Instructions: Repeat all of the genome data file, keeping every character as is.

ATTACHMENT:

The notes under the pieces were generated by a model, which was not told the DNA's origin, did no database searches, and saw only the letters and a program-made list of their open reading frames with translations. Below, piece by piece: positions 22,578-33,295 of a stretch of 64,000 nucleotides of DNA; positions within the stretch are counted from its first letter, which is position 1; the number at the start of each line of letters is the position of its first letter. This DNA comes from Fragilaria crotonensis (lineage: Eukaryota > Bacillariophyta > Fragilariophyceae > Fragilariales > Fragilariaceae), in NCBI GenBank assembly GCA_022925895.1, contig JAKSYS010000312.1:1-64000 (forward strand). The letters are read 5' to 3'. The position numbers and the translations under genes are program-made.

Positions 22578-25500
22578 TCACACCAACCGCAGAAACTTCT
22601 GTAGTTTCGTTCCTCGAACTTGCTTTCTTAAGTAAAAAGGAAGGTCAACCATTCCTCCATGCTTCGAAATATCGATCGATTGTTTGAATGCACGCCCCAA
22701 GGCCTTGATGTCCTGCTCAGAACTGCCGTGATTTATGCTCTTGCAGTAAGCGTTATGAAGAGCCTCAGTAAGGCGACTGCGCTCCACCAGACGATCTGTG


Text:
The notes under the pieces were generated by a model, which was not told the DNA's origin, did no database searches, and saw only the letters and a program-made list of their open reading frames with translations. Below, piece by piece: positions 22,578-33,295 of a stretch of 64,000 nucleotides of DNA; positions within the stretch are counted from its first letter, which is position 1; the number at the start of each line of letters is the position of its first letter. This DNA comes from Fragilaria crotonensis (lineage: Eukaryota > Bacillariophyta > Fragilariophyceae > Fragilariales > Fragilariaceae), in NCBI GenBank assembly GCA_022925895.1, contig JAKSYS010000312.1:1-64000 (forward strand). The letters are read 5' to 3'. The position numbers and the translations under genes are program-made.

Positions 22578-25500
22578 TCACACCAACCGCAGAAACTTCT
22601 GTAGTTTCGTTCCTCGAACTTGCTTTCTTAAGTAAAAAGGAAGGTCAACCATTCCTCCATGCTTCGAAATATCGATCGATTGTTTGAATGCACGCCCCAA
22701 GGCCTTGATGTCCTGCTCAGAACTGCCGTGATTTATGCTCTTGCAGTAAGCGTTATGAAGAGCCTCAGTAAGGCGACTGCGCTCCACCAGACGATCTGTG